The officials are back! The officials are back! Stop the press, the officials are BACK! Thanks to the debacle this past Monday Night with the replacement officials, the process to end the referee lockout seemed to be accelerated. Tonight's game will be headed by referee Gene Steratore, who has 10 years of officiating experience in the NFL. You'll know him when you see him. Our full position-by-position breakdown for the Browns vs. Ravens game, as well as my prediction, is after the jump.
When Jon Stinchcomb talked about Joe Flacco in his preview, he highlighted two key attributes for the now-veteran quarterback: his arm strength, and his ability to come through in the clutch. Flacco has turned things up a notch this season in the Ravens' new no-huddle approach, but he's always had a reputation for being inconsistent.
Brandon Weeden is coming off of a mediocre performance last week against the Bills. Overall, you can see the progress he has made the past two weeks, but one thing has been missing: a solid first quarter performance to help Cleveland jump out to an early lead. Weeden will have to try to survive the rookie hazing that Ed Reed usually provides too.
Trent Richardson has the tools, but is obviously still learning as a rookie. You can tell that it has hurt that he didn't get to practice with his offensive line throughout training camp and the preseason; if he did, he might have a better feel of which holes to just hit right off the bat without worrying about bouncing things to the outside. He should have a little more success against this week than he did against Buffalo.
Ray Rice is the ultimate package at running back. He burned the Browns twice last year, and based on the effort C.J. Spiller had in less than a quarter a week ago, Rice is going to burn the Browns again. Are there any running backs in the NFL today that you would take ahead of Rice?
The Ravens have tried to improve their group of receivers for years to better suit Joe Flacco, and now it seems that they finally have it right. Torrey Smith is going to be a star receiver in the league, and he's coming off of a big/emotional game against the Patriots. Anquan Boldin is a solid veteran. Jacoby Jones is coming through in the slot. At tight end, Ed Dickson and Dennis Pitta have been utilized heavily. Everyone catches the ball consistently.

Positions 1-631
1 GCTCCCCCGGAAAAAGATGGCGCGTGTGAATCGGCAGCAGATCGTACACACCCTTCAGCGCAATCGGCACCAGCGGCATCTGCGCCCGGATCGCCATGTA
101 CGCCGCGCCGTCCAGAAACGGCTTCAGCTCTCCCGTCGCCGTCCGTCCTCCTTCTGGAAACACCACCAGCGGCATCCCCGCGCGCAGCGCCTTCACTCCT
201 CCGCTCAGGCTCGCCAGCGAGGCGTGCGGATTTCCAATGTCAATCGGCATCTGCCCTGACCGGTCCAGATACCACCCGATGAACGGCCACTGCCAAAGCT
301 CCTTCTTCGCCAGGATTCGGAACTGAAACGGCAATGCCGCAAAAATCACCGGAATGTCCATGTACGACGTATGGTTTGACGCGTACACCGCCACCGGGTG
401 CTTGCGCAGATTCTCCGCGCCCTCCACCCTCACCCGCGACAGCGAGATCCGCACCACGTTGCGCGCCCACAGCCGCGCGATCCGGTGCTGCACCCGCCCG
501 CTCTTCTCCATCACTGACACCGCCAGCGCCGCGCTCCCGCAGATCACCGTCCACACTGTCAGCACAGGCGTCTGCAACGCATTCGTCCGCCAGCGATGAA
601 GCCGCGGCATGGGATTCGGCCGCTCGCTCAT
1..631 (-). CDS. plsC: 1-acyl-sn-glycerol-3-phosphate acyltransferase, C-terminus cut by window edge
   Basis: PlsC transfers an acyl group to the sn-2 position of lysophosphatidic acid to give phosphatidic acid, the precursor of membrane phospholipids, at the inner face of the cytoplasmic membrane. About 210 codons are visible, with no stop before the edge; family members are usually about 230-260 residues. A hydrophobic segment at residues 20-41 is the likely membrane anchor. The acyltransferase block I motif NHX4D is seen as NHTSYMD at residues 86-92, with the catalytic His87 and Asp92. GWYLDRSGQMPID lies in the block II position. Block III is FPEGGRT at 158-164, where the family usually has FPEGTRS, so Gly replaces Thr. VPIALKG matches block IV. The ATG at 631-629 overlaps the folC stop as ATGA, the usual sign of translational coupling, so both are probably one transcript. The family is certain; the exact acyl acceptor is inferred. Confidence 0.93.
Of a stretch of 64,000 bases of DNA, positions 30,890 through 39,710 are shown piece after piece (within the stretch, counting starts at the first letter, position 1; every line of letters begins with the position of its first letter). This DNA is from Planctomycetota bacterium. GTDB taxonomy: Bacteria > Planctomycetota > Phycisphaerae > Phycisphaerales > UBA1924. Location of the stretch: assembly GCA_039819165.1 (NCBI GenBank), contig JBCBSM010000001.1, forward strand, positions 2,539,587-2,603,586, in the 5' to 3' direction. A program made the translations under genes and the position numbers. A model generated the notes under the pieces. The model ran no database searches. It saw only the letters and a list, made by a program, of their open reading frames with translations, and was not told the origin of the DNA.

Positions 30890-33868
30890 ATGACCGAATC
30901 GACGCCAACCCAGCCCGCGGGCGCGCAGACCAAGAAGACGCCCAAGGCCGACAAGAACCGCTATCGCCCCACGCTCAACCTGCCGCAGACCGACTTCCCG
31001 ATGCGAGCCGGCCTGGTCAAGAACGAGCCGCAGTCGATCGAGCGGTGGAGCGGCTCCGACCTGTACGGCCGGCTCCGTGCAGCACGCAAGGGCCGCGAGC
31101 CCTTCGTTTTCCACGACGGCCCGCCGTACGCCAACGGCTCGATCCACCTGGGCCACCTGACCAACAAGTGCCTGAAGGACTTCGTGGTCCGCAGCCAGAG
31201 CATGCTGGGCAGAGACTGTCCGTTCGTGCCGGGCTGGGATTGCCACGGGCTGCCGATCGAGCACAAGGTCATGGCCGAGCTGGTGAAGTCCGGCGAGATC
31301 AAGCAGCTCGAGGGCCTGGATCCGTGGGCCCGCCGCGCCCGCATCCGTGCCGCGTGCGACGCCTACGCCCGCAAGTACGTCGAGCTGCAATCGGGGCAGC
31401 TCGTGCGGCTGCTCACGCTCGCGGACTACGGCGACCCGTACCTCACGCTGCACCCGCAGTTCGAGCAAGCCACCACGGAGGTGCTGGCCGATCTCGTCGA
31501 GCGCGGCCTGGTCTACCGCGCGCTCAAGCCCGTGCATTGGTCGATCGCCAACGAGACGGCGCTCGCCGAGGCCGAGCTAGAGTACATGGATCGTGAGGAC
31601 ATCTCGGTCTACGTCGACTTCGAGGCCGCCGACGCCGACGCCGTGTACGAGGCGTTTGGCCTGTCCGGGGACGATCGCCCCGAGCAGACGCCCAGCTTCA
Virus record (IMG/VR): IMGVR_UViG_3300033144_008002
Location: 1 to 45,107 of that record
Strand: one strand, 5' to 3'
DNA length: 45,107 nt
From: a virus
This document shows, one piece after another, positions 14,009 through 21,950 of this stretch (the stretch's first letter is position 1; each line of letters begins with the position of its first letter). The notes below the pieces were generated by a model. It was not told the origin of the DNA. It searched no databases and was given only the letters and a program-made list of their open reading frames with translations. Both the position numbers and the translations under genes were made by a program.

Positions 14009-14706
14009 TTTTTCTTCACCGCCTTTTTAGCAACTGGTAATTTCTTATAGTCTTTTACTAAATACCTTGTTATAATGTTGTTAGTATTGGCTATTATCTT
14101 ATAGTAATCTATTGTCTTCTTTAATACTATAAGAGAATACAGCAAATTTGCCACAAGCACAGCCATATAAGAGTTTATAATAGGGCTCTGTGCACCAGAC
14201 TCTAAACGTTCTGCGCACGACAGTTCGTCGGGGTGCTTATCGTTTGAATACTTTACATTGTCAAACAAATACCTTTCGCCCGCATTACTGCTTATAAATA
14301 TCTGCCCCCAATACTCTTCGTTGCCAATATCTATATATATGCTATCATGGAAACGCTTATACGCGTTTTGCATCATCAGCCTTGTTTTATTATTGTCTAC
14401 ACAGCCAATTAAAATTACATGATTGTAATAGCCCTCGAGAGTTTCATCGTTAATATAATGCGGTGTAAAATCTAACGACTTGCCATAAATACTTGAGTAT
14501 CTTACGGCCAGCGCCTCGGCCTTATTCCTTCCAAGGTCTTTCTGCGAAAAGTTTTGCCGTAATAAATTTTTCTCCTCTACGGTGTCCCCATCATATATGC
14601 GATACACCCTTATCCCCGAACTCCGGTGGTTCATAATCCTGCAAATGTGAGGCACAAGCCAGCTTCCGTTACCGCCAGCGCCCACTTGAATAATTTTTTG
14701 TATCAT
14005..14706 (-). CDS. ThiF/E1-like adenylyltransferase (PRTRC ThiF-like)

The Browns will have without Mohamed Massaquoi, their top receiver through three games, since he has an ankle injury. There were rumblings going around that Greg Little might see less playing time due to the number of critical drops he has had. It would seem like Jordan Norwood might be active, and he's exactly the type of receiver Brandon Weeden needs this week: someone who can get in and out of their routes quickly like Massaquoi does. With Alex Smith out again, Jordan Cameron should continue getting a fair amount of work at tight end.
It's a little painful to see the Ravens throw rookie right tackle Kelechi Osemele and third-year left guard Ramon Harewood into the starting lineup with pretty solid production through three games. The unit is holding their own in run support and pass protection, and look to be progressing through three games.
The Browns' offensive line, meanwhile, is still a little shaky. To be fair, they were arguably going up against two of the league's better defensive lines, Philadelphia and Buffalo, in two of their games. Against the Bengals, they fared better. People are making fun of Mitchell Schwartz at right tackle, but I have been pleased with him. Those who doubt Schwartz have a really short-term memory on how bad things were with Oniel Cousins. Cleveland needs improved play from both of the guard positions, otherwise there could be some upgrades made in 2013.